For many years, I made chocolate chip cookies every Saturday night to take to church the following morning. I baked pans of cookies to take to musical practices when I was choreographing. I baked for extended family gatherings. I baked for school auctions, potlucks, and meetings.
Baking is relaxing to me, and people seem to enjoy my chocolate chip cookies, so it’s a win-win. Sometimes I’ll ask my daughter if she’s willing to take cookies somewhere so I have an excuse to bake. But our family doesn’t eat the cookies. Oh, we might have a couple when they’re fresh (in other words, if they’re still warm), but that’s it. They’re not special to us. We can have them any time we want.
Others think they’re something special.
I got the recipe when I was in grad school. I was in a study group at Debbie’s house, and she made them. They were delicious, and I had to have the recipe. I still have her handwritten recipe card, one of the first recipes I collected. I tweaked it a bit as I began to bake, and I’ve shared my adjusted recipe with others, but I often hear their cookies don’t end up the same as mine.
It might be that I don’t exactly follow a recipe. I haven’t measured the ingredients for chocolate chip cookies for…as long as I can remember. I’m not sure I ever measured. My mom didn’t measure much when she baked and cooked, and I adopted the “throw it in until it’s the right consistency and taste” approach.
I’ve tried to write down a close representation of what I include in the chocolate chip cookies, and I include the “secrets” I’ve found make the difference between an okay cookie and a “gotta have more” cookie. It thrills me when someone is able to replicate the cookies. A friend recently posted a comment about my cookies on Facebook, which started a thread of comments about chocolate chip cookies and baking. I included the recipe in a comment, and several tried (and succeeded!) in baking the ooey, gooey, chocolatey goodness in the following days. I hope they savored every bite…as I savor baking, throwing together a variety of ingredients to create something scrumptious.
I was thinking about the way I bake the other day when I was chatting with a friend about God’s Word. Everything we need to know how to live is in there, but I don’t know it all. I don’t understand it all and how it blends together. I could read it day in and day out for the rest of my life and still be surprised by it. I’d still have questions. But it’s all in there – everything I need.
If knowing what to do – determining God’s will – was always easy, I think the Bible would look different. It would be Step 1, Step 2, Step 3….It would say, “If _____, then _____.” And it does both of these things in different places, but…it also tells me to speak up and be silent, act boldly and be humble. Confront, forgive. Follow, lead.
There are no contradictions in the Bible. God is consistent and unchanging. He’s not into situational ethics. He’s into a relationship that draws me to continually interact with him. If I could read the Bible like a recipe, I could follow it to every ounce and teaspoon, mix and blend with precise timing, and have a predictable result every time. But I wouldn’t have to rely on my relationship with God. I’d become legalistic. Instead, I must be obedient to God through the process. I interact with him through his Word. I get instruction, and I try to apply it, checking results along the way.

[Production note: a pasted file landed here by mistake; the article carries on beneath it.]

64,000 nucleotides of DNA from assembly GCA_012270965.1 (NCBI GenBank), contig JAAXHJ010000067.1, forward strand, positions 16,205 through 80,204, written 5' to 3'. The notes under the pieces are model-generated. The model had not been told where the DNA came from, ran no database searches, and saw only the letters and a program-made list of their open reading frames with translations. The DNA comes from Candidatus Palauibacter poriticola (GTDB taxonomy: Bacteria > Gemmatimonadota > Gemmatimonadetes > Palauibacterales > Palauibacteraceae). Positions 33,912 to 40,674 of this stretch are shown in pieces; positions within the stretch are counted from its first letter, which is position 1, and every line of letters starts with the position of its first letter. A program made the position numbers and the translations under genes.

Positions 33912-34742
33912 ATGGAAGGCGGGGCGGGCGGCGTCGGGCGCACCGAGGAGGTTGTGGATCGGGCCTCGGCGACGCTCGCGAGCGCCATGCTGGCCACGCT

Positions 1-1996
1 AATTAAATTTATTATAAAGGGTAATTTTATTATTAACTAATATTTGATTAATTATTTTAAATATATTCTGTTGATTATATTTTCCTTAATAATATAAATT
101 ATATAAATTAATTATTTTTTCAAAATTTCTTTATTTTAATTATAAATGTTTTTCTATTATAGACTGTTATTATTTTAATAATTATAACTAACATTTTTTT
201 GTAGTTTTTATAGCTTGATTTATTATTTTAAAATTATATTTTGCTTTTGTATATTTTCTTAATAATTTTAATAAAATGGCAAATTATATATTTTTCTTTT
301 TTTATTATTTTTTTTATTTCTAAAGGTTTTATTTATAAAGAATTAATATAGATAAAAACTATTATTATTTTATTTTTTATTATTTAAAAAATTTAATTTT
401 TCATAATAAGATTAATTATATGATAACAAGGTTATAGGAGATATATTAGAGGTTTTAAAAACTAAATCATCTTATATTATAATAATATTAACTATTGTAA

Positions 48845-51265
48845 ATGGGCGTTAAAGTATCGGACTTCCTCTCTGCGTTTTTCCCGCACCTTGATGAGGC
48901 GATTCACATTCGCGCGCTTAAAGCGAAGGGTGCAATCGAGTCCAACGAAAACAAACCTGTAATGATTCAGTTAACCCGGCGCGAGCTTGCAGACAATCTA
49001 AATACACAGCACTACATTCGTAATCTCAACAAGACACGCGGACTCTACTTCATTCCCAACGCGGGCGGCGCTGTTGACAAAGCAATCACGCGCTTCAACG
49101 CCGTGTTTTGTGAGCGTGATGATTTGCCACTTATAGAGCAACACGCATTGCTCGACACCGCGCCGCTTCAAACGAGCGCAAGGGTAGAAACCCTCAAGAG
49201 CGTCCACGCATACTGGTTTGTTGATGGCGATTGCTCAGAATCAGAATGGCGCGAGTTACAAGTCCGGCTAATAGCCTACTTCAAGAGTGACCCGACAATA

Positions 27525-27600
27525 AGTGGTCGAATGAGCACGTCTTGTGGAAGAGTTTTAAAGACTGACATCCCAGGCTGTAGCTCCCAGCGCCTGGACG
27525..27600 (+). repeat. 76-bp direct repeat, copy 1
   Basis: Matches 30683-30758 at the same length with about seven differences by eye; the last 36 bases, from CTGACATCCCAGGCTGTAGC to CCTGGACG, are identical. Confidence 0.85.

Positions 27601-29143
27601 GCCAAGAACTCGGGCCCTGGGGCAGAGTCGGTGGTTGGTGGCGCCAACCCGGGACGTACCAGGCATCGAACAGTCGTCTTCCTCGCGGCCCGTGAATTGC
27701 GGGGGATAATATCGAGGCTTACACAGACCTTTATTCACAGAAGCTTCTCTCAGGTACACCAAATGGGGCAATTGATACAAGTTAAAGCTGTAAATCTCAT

I read A, so I choose B, which results in C. What does God say about what C is supposed to look like? Am I matching up? So far, so good? What adjustments do I need to make? I need to dig in more. I tweak direction and focus. Okay, that’s better. Right, God?
Faith is a relationship, which means I need to be involved. I can’t replicate without a recipe, but I also need to know how to adjust the recipe along the way because (1) only God knows the specifics, and (2) baking without him is like replacing the margarine for butter, white sugar for brown sugar, whole wheat flour for white flour, almond for vanilla, baking powder for baking soda, and mint chips for chocolate chips. You might like what you end up with, but it’s nothing like the masterful creation you were intended to have.
Want to try some yummy chocolate chip cookies?
2 cups butter-flavored Crisco shortening
3/4 cups white sugar
1 1/2 cups brown sugar
1 1/2 teaspoons vanilla
3 1/2 cups flour
1 1/2 teaspoons baking soda
1 1/2 teaspoons salt
16 ounce bag of chocolate chips
Use mixer to cream together the shortening and both kinds of sugar. Then beat in vanilla and eggs. This is the “secret” step. Be sure the mixture is fluffy before you stop. Add flour, baking soda, and salt to the creamy dough and mix. Add chocolate chips by stirring with a large spoon. Drop by tea-spoonful onto a greased cookie sheet.
Bake at 360 degrees for 7-8 minutes. Cookies will be soft. Let them stand on the cookie sheet for a minute or so and then place them on waxed paper to cool completely.
In the beginning there was the Word. The Word was with God, and the Word was God. John 1:1